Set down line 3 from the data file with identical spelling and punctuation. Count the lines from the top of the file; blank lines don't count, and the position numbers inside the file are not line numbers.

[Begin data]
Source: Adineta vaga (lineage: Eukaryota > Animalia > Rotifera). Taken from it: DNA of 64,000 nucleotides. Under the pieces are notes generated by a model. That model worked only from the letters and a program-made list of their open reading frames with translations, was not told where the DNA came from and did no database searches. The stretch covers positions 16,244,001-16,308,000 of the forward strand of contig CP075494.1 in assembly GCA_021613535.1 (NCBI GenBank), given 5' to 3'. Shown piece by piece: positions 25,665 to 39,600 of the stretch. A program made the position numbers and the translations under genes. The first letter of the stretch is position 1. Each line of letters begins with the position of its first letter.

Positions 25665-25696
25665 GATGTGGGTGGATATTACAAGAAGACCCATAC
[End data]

25665 GATGTGGGTGGATATTACAAGAAGACCCATAC